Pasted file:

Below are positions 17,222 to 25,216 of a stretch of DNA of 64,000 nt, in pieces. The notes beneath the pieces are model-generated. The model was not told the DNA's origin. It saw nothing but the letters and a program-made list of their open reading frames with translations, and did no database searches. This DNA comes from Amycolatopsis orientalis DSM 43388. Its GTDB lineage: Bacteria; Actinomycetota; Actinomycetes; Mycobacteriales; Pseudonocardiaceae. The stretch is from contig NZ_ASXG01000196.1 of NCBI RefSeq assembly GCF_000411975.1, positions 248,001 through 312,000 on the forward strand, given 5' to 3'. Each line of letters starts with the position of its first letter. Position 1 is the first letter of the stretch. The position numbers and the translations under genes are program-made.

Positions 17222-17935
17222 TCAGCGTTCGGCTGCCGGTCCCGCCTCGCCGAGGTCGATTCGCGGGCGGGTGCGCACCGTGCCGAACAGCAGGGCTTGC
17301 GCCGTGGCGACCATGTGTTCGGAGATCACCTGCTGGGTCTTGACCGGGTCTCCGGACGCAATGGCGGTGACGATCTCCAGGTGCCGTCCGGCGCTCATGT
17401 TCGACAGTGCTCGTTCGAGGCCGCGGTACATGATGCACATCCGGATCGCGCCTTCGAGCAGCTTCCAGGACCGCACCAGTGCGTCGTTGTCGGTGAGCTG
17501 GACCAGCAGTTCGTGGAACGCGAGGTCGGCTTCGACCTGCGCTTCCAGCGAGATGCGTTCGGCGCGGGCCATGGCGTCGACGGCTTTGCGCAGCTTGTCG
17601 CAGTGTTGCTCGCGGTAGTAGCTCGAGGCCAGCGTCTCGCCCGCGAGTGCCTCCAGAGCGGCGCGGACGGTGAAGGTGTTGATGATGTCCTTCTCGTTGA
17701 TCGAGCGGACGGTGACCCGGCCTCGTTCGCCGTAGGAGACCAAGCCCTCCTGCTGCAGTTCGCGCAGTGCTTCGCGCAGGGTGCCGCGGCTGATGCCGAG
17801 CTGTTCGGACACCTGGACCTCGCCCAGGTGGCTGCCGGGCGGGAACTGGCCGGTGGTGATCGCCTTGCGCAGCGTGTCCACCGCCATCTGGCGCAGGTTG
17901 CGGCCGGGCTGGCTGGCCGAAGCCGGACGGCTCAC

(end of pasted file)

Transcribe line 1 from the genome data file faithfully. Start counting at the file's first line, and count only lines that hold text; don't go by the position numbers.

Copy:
Below are positions 17,222 to 25,216 of a stretch of DNA of 64,000 nt, in pieces. The notes beneath the pieces are model-generated. The model was not told the DNA's origin. It saw nothing but the letters and a program-made list of their open reading frames with translations, and did no database searches. This DNA comes from Amycolatopsis orientalis DSM 43388. Its GTDB lineage: Bacteria; Actinomycetota; Actinomycetes; Mycobacteriales; Pseudonocardiaceae. The stretch is from contig NZ_ASXG01000196.1 of NCBI RefSeq assembly GCF_000411975.1, positions 248,001 through 312,000 on the forward strand, given 5' to 3'. Each line of letters starts with the position of its first letter. Position 1 is the first letter of the stretch. The position numbers and the translations under genes are program-made.